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7.1. What does a Republican year look like?




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This article is from the Calendars FAQ, by Claus Tondering claus@tondering.dk with numerous contributions by others.

7.1. What does a Republican year look like?

A year consists of 365 or 366 days, divided into 12 months of 30 days
each, followed by 5 or 6 additional days. The months were:

1. Vendemiaire
2. Brumaire
3. Frimaire
4. Nivose
5. Pluviose
6. Ventose
7. Germinal
8. Floreal
9. Prairial
10. Messidor
11. Thermidor
12. Fructidor

(The second e in Vendemiaire and the e in Floreal carry an acute
accent. The o's in Nivose, Pluviose, and Ventose carry a circumflex
accent.)

The year was not divided into weeks, instead each month was divided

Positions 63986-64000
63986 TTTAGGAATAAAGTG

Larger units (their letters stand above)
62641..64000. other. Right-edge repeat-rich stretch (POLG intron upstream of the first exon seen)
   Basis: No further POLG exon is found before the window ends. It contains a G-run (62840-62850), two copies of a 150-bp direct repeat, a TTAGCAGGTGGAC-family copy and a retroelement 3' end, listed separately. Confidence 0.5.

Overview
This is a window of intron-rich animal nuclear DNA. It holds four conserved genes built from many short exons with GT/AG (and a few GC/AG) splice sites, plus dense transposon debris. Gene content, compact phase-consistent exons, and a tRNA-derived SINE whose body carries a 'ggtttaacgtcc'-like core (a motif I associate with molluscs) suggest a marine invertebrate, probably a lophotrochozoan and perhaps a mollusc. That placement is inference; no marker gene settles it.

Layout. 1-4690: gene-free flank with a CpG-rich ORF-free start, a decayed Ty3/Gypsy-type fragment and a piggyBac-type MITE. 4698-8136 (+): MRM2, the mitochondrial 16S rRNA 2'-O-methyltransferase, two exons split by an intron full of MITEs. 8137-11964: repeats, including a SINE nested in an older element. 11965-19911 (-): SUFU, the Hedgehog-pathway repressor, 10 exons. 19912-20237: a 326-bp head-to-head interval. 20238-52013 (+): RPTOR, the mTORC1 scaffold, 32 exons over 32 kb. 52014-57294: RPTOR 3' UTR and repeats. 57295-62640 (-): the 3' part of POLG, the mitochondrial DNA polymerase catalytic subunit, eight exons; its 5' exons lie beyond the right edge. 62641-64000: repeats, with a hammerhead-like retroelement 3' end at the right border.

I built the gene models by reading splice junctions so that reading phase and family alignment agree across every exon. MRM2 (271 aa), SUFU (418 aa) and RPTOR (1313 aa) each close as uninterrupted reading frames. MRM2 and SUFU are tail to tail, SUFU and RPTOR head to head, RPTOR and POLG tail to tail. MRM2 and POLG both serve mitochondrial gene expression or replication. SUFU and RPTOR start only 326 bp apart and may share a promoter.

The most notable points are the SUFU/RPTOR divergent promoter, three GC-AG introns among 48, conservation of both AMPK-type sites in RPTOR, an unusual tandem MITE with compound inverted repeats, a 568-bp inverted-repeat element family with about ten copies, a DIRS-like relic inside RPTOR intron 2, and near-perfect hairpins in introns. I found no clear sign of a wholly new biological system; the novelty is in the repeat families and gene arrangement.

into three "decades" of 10 days, of which the final day was a day of
rest. This was an attempt to de-Christianize the calendar, but it was
an unpopular move, because now there were 9 work days between each day
of rest, whereas the Gregorian Calendar had only 6 work days between
each Sunday.

The ten days of each decade were called, respectively, Primidi, Duodi,
Tridi, Quartidi, Quintidi, Sextidi, Septidi, Octidi, Nonidi, Decadi.

The 5 or 6 additional days followed the last day of Fructidor and were
called:
1. Fete de la vertu (Celebration of virtue)
2. Fete du genie (Celebration of genius)
3. Fete du travail (Celebration of labour)
4. Fete de l'opinion (Celebration of opinion)
5. Fete des recompenses (Celebration of rewards)
6. Jour de la revolution (Day of the revolution) (the leap day)

Each year was supposed to start on autumnal equinox (around 22
September), but this created problems as will be seen in section 7.3.

 

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